This interesting article was published in the Telegraph.co.uk.
A couple are trying to prove that their pet Labrador cross is the oldest dog in the world.
Bella the Labrador, they claim, is at least 29 years old, which would be about 200 years old in “dog years.”
Unfortunately for owner David Richardson, although he got the mixed breed dog from an animal home about 26 years ago, the RSPCA said it does not have any records for Bella and the Guinness World Records said without the appropriate paperwork it could not be proved.
“I’m convinced she is the oldest dog in the world” said Mr Richardson, from Chesterfield.
For his claim to be substantiated Gareth Deaves, records manager from Guinness World Records, said “unless we can a doggy birth certificate or some really clear evidence from the RSPCA then we won’t be able to prove Bella’s age and we can’t list her as the oldest dog.”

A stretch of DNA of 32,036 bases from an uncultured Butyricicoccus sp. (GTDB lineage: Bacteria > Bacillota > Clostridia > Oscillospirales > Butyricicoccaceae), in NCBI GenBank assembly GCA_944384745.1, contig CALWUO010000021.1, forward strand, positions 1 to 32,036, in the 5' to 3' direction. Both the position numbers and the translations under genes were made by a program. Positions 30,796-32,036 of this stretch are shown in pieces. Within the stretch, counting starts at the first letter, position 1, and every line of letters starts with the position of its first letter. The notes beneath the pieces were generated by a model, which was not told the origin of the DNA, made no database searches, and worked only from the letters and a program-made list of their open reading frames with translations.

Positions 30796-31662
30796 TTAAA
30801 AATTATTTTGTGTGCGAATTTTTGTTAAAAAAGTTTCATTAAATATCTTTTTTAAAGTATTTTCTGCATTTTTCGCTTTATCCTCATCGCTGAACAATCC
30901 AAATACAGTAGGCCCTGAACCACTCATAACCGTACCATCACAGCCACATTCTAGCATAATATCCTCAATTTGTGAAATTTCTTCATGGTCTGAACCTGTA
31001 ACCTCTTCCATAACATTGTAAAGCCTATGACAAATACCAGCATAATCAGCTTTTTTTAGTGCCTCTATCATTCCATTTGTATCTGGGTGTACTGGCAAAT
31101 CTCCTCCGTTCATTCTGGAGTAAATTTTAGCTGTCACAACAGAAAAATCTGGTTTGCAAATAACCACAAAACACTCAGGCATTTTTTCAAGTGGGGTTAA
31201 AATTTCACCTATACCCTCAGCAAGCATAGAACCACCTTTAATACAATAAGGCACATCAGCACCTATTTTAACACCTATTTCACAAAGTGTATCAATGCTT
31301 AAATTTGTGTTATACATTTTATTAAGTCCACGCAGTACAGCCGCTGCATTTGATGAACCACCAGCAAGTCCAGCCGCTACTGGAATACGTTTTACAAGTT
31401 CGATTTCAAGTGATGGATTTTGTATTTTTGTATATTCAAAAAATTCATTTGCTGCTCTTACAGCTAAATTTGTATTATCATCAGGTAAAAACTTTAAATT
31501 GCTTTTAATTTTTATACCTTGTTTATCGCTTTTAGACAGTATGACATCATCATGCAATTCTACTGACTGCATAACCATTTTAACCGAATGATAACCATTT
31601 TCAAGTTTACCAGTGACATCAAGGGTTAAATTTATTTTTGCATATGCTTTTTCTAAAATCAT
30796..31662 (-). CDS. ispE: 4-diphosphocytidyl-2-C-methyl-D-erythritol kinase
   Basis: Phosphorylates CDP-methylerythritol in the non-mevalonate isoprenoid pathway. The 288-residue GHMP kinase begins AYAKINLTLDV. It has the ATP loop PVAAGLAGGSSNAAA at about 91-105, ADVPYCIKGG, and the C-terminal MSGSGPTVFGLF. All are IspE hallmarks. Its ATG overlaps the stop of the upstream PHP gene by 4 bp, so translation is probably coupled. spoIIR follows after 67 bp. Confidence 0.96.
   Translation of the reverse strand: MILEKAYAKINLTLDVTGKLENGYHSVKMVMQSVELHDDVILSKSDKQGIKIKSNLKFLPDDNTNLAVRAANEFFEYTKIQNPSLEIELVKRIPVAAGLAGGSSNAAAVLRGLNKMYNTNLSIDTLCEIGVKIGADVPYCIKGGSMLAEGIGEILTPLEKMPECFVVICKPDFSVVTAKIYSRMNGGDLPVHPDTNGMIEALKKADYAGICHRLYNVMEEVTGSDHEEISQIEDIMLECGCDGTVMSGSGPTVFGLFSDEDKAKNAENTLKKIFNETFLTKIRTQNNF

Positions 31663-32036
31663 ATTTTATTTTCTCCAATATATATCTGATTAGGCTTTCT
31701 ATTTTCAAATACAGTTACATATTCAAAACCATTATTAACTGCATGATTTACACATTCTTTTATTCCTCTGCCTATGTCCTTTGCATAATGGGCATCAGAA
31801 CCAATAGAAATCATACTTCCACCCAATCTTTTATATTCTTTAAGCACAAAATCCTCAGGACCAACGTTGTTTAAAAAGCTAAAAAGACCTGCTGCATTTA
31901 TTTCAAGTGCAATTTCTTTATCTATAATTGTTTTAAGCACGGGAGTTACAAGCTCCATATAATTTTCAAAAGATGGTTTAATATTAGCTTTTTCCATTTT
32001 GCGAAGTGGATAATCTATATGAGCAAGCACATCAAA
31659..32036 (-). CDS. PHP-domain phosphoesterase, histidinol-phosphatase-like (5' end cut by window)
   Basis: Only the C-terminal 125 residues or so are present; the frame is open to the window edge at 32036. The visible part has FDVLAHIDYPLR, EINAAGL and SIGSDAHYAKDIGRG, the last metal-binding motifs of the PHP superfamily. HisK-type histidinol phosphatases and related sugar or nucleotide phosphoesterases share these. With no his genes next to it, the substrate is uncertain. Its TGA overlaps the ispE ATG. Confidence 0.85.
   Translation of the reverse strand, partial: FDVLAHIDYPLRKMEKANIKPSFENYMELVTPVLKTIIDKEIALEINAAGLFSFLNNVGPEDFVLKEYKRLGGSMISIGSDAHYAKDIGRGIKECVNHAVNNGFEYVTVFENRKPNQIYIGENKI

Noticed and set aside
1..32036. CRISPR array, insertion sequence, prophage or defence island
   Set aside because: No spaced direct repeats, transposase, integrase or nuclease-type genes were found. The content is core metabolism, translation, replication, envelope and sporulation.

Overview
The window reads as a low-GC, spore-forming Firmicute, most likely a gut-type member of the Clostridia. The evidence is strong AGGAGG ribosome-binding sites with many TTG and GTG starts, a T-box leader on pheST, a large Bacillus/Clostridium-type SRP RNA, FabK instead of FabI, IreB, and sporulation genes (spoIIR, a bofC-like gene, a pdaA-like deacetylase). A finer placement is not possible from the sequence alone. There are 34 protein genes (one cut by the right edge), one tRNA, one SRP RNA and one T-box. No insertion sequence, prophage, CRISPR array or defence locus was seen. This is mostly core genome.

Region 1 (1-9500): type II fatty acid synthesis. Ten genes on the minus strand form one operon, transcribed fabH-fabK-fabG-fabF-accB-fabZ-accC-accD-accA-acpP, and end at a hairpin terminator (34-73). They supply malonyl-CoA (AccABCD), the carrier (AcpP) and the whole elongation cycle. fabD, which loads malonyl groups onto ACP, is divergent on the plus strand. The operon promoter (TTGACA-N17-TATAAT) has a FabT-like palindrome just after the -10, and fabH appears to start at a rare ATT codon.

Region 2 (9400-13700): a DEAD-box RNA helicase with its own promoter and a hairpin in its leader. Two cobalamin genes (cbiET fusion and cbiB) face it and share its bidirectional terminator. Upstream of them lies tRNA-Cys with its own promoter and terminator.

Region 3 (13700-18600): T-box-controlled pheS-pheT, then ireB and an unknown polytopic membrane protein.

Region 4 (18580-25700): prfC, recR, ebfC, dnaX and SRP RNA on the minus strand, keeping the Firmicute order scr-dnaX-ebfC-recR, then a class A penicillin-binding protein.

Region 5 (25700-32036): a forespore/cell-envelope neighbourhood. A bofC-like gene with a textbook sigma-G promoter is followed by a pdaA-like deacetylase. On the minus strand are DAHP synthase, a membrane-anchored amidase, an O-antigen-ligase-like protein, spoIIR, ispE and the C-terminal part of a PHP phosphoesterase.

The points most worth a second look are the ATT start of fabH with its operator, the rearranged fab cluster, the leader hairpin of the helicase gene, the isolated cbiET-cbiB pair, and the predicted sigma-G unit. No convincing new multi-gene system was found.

The most recent record for the oldest dog was held by Butch, a 28-year-old from America who died in 2003, according to Mr Deaves.
With the prize for the oldest ever recorded dog going to Bluey, a sheepdog from Australia, who lived to 29 a startling 200 in canine years.
Is your dog a candidate for a record?
Let Me Know Your Views
Given that Dogs are living to 200 canine years old, I am wondering if that makes a mockery of our assessment of dog years. Do you think we should adjust the numbers so that dogs only live to 100 “dog” years?
Are the dogs mention really the oldest dogs in the world, or just the oldest ones that people have registered with Guinness Book of Records?
If Dogs living this long becomes a trend is this going to put undue pressure on our dog health care systems? Will we see doggie retirement homes becoming neccessary as dogs out live their owners?